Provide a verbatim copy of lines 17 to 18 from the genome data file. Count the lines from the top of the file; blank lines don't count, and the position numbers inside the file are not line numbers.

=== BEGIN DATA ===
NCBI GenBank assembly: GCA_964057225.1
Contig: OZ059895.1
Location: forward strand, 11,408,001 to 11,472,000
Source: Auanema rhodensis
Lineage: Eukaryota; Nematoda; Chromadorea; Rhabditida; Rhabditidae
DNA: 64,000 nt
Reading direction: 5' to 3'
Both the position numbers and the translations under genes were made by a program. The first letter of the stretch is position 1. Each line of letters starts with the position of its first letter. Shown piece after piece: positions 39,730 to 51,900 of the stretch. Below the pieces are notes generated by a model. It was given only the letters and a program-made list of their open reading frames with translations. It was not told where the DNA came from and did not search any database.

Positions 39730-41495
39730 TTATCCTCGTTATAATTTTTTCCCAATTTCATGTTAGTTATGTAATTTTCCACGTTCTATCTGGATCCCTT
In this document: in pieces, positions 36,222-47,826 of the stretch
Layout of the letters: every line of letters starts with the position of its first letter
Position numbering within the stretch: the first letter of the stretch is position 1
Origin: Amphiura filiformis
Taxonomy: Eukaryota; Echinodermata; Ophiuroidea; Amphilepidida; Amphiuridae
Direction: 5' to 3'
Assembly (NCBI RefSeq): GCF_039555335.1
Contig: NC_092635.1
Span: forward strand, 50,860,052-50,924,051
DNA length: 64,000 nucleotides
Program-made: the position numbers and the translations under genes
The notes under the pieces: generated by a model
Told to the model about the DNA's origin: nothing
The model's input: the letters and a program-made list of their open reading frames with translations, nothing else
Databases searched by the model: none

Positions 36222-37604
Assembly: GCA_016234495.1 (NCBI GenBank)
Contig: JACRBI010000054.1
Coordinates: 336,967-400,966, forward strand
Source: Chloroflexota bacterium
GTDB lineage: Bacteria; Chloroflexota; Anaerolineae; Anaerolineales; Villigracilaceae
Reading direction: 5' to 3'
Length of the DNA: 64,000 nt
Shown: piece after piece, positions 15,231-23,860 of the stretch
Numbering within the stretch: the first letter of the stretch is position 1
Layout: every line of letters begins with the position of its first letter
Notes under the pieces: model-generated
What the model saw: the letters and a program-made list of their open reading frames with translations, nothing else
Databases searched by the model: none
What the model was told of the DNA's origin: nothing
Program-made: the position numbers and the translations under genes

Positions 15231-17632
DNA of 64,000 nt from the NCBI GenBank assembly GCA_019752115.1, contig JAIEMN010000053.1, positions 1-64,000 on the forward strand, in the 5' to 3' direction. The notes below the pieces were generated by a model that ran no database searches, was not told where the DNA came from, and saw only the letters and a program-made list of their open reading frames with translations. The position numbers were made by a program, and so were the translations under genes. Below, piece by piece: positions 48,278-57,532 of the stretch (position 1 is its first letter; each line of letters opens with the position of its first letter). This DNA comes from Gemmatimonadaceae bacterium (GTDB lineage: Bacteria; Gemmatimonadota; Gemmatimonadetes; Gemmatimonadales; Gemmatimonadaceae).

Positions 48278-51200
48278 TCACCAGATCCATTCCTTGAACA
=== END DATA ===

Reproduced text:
Assembly (NCBI RefSeq): GCF_039555335.1
Contig: NC_092635.1